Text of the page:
It is sometimes difficult to listen to a band that broke up over 30 years ago and put their work into the correct perspective. If the music still has merit, or better yet, has remained influential to others, it’s said that the band “stood the test of time,” but if the songs are dated and the relative form is unrecognizable by today’s standards, the listener can be left with the immediate judgment that said group is a relic of a bygone era and should be nothing more than a dusty vinyl footnote to a long past generation. For many listeners, the Rezillos have fallen into the latter category more often than not. After all, were they a punk band? Were they new wave? Or were they just some strange Scottish glam rock band stuck in the '50s? The answer to each of these questions is, undeniably, yes. Attempts to categorize the Rezillos and fit them into some preconceived cliché plagued the band throughout their existence, and actually led to their premature demise and eventual reforming as the Revillos. We are therefore left with only one full-length studio recording from the original band to stand as a testament to their short career: Can’t Stand the Rezillos, a 13-track blitz of manic energy and sharp vocals, peppered with their own unique blend of kitsch.
The album starts out with a three-song run that showcases the band's strengths and flows from track to track seamlessly, pulling the listener in with grit, hooks and a level of musicianship that most wouldn't expect from an initial release. The bass-and-drum intro to "Flying Saucer Attack" leads straight into a short, to-the-point blast of guitar and then a verse/chorus trade-off in vocal duties by the band's dueling leads, Faye Fife and Eugene Reynolds. While the track's lyrical content is candy at best, the highlight of the song is the combination of the two voices at the back end of the choruses, an amazing blend of Faye's high-pitched feminine with Eugene's male snarl, made all the more potent by their thick Scottish accents. The bass playing of William Mysterious dominates the second track "No," his bass style owing as much to his '50s rock predecessors as it lends itself to emulation by many of his modern punk descendants, and firmly carries the band throughout the rest of the album. The third track, and the most well-known to many American listeners, is a cover of the Fleetwood Mac B-side "Somebody's Gonna Get Their Head Kicked in Tonight," a crowd-pleasing sing-along that has been covered by many punks throughout the years, but never quite with the same snarl as the Rezillos. This three-track thunderstorm is followed by the "big single" of the album: "Top of the Pops," a song that charted in the UK and did well enough for the band to gain themselves an appearance on the track's namesake television show. While the song is written well, the recording is overproduced, and the effects added to the vocals seem to distract from the rest of the song, which musically, is quite catchy, but in the end makes this one of the only underwhelming tracks throughout.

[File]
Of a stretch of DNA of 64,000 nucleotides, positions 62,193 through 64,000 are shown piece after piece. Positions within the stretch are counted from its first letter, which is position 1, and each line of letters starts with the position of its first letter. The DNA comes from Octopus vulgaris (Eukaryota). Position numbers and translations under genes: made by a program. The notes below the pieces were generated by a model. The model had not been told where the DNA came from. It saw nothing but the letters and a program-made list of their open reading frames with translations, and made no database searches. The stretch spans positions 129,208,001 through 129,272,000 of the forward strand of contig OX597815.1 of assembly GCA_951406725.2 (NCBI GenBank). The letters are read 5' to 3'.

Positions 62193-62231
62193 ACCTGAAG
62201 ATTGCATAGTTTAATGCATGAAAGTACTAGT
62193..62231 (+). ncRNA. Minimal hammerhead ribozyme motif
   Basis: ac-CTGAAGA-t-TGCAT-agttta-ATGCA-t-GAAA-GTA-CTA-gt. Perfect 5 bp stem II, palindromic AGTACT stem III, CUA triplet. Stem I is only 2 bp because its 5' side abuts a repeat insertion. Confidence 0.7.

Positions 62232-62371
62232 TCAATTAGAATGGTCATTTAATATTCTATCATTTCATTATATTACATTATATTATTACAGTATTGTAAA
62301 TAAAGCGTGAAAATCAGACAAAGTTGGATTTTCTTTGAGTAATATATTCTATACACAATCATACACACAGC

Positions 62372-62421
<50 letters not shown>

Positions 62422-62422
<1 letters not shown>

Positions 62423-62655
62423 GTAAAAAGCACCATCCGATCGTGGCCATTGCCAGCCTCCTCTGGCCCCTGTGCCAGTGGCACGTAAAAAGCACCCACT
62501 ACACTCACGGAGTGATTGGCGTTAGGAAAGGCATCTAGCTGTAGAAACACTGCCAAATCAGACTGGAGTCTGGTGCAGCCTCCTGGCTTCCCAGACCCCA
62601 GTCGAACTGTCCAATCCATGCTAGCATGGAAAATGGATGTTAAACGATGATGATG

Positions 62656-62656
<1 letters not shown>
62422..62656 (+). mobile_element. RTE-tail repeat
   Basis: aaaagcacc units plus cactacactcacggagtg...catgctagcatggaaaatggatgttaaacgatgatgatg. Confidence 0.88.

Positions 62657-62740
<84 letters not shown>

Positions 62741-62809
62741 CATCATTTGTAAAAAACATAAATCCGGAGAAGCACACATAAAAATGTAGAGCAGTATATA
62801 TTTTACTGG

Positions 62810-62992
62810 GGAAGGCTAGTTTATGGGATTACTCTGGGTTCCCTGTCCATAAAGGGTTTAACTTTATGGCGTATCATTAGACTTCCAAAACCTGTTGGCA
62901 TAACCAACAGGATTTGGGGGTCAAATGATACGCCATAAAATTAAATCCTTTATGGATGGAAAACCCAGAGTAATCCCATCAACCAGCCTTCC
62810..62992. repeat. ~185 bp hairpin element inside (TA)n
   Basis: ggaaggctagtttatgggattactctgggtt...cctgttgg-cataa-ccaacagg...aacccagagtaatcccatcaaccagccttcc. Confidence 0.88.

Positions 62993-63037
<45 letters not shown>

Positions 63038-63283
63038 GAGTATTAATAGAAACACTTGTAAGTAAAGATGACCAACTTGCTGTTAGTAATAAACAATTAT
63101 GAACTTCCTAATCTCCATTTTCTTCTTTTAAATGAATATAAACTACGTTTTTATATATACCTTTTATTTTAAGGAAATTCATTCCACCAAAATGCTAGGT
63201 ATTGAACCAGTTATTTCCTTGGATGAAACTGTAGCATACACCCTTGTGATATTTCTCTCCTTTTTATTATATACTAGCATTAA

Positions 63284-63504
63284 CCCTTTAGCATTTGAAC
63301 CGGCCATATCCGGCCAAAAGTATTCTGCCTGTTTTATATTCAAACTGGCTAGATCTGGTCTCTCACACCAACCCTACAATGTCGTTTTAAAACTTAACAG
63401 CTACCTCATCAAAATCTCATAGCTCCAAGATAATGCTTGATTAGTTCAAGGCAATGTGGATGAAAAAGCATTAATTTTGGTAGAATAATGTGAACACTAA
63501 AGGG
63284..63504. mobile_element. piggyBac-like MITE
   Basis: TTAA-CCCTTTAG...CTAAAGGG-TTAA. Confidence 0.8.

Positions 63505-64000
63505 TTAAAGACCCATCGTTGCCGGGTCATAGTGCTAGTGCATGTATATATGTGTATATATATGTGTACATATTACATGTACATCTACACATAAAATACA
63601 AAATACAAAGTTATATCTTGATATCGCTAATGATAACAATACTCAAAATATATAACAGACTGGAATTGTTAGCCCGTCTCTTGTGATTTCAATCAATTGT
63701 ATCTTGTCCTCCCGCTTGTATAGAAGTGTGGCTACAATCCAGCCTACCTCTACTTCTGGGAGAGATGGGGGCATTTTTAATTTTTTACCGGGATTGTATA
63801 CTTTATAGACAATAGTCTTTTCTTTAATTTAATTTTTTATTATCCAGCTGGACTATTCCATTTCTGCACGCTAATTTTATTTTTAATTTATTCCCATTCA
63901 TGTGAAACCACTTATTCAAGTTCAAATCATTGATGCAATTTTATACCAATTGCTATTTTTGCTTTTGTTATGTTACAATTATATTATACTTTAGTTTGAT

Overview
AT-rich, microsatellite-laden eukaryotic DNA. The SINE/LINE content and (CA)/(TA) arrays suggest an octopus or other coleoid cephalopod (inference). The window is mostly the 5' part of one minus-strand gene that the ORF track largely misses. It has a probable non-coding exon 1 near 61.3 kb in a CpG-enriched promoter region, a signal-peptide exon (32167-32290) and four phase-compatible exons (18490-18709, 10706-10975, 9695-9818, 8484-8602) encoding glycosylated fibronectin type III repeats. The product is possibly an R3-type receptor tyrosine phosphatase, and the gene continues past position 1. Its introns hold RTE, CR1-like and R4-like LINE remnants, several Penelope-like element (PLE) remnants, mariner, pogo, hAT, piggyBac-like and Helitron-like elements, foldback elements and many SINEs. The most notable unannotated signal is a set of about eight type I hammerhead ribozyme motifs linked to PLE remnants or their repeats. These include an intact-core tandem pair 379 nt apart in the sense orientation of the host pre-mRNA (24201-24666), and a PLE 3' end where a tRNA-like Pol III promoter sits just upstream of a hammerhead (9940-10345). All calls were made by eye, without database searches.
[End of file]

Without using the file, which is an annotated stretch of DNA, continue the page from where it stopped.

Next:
While the beginning of the album might showcase all the essential elements of the band superbly, it's the middle and back end that truly shows the diversity of the Rezillos and their full capability. "2000 A.D." is another bass-driven powerhouse, yet in the choruses there are hints of '70s guitar rock influences in Jo Callis's bending guitar, but the true genius in the track is shown two minutes in when the back-and-forth vocals return with a style and sense reminiscent of 1960s pop-rock. The influence that the sixth and seventh tracks, "It Gets Me" and "Can't Stand My Baby," have had on future generations of punks can easily be overlooked because they are two of the most accessible songs on the album by today's standards, but the raw feminine energy showcased in these songs was almost unheard of in 1978 and helped legions of punk girls to stand up and have their voices heard. Angel Paterson's thunderous drumming punctuates the Dave Clark Five cover "Glad All Over" and starts a three-track run of pure '60s feel-good pop-rock that includes the original "My Baby Does Good Sculptures" and the Gerry & the Pacemakers cover "I Like It," each punk'd up in the Rezillos' own unique way, defining pop-punk years before the term was coined. After the '50s-style rocker "Getting Me Down," the album concludes on a high note with the hard-hitting "Cold Wars" and the frantic "Bad Guy Reaction," each allowing Faye and Eugene to showcase their vocal styles in a much more straight-ahead manner then the rest of the record, hinting at what could have been if the band hadn't ended.
Listening to the album today, the production is much cleaner than other albums from the era and the tracking of the songs allows everything to flow from start to finish in a seamless fashion, which is something most of their contemporaries didn't figure out until their second or third releases. Yes, the songs can come off as being dated, but there is a very good reason for that...they were meant to be! On the day these tracks were written they sounded old, but the strength and power of the vocals and the instrumentation were the hooks that allowed the Rezillos to win over young punk crowds in the '70s, crowds that probably didn't even realize where the influences had come from, but did realize it worked and it was fun. This is exactly why this is a must-own in any music collection--not because it's punk, new wave or nostalgic, but because the songs are fun, well-written, and performed with precision. The band might be from a long-past generation and their legacy might only stand as a footnote to what punk once was in its early days, but for anyone who owns this album it will never be left on the shelf long enough to collect dust--it's just that good.